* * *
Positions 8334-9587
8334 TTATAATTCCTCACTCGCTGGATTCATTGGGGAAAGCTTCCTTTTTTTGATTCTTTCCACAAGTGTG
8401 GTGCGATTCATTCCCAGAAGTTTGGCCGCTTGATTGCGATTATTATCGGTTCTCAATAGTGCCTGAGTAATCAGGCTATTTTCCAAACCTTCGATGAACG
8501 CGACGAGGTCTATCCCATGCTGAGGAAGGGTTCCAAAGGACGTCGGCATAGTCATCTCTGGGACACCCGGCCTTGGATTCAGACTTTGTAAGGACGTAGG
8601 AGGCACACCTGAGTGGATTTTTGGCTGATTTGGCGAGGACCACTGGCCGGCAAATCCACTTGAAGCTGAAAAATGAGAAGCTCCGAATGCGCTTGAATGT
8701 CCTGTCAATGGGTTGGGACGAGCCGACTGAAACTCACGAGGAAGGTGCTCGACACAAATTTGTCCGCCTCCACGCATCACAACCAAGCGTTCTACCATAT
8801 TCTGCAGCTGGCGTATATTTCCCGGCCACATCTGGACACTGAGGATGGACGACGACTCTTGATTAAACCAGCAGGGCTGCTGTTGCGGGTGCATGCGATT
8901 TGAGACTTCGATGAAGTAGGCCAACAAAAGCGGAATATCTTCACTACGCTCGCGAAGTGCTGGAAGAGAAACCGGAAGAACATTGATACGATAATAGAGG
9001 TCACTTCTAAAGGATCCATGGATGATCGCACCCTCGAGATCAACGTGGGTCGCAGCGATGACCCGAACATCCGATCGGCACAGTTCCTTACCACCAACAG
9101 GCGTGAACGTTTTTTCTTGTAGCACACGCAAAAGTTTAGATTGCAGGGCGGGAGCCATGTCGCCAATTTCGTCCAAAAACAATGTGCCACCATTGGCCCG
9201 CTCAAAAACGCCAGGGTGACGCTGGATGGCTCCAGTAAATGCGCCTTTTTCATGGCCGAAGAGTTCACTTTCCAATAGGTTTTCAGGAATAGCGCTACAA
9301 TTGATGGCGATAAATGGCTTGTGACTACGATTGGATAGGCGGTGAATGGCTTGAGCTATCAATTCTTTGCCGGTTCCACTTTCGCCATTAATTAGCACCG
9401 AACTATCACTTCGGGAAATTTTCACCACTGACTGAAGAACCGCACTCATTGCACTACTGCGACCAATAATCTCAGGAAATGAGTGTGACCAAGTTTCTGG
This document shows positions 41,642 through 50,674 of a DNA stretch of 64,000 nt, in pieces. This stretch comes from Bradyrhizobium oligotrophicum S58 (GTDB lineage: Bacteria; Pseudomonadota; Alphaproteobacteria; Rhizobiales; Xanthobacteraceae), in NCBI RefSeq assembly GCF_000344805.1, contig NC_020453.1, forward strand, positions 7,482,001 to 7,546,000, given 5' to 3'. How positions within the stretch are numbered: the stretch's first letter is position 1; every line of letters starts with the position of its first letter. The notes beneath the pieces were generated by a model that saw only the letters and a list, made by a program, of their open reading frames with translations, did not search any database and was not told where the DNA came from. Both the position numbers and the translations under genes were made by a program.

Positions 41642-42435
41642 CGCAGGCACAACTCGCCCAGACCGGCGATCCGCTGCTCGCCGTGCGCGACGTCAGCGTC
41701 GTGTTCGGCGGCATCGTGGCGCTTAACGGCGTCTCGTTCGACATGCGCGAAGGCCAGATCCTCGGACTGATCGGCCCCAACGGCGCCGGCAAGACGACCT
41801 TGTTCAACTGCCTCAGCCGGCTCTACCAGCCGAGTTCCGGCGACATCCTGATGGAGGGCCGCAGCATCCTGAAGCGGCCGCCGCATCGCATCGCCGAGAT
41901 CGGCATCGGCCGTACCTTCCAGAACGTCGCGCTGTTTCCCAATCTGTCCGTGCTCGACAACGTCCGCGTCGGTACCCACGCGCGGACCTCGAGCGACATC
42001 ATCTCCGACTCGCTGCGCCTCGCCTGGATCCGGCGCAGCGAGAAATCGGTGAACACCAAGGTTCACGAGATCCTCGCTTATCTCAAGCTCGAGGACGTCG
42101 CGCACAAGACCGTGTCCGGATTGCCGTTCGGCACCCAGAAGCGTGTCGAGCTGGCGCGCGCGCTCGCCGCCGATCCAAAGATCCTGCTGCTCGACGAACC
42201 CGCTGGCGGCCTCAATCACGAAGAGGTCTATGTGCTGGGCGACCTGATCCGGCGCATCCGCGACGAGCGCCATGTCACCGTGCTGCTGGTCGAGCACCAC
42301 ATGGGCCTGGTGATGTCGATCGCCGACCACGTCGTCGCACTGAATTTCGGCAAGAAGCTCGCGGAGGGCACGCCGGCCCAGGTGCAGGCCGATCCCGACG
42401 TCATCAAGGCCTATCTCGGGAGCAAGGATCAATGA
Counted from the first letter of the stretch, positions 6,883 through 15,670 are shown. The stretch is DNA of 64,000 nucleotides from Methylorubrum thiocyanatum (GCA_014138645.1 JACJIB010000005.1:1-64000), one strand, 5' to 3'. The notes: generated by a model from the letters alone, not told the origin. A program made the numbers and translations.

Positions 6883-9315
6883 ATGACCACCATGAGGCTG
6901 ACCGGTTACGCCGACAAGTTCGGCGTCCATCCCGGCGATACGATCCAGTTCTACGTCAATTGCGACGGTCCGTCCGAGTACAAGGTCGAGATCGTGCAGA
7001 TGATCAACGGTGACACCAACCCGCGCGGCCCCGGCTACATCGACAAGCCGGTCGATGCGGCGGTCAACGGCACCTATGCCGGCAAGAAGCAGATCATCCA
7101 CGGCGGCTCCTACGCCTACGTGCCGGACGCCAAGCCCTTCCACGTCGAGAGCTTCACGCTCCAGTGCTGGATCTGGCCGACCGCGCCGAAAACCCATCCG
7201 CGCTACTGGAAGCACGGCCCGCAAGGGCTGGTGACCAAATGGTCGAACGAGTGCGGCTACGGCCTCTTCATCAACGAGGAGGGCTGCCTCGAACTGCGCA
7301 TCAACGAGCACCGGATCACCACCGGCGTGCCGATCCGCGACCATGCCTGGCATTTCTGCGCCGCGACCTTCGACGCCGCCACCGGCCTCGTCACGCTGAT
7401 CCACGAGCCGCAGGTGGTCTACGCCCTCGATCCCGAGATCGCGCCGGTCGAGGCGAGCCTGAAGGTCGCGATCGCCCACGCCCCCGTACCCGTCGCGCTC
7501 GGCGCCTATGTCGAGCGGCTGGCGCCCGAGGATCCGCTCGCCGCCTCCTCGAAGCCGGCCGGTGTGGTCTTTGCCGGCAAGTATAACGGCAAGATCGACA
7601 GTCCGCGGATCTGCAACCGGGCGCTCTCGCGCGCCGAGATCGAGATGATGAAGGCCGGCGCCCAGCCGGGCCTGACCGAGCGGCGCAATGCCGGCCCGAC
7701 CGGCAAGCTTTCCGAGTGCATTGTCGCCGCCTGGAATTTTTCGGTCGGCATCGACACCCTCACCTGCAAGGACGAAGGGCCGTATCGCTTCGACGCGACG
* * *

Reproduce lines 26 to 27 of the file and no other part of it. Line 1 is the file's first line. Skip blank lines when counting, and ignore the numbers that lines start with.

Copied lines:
Positions 6883-9315
6883 ATGACCACCATGAGGCTG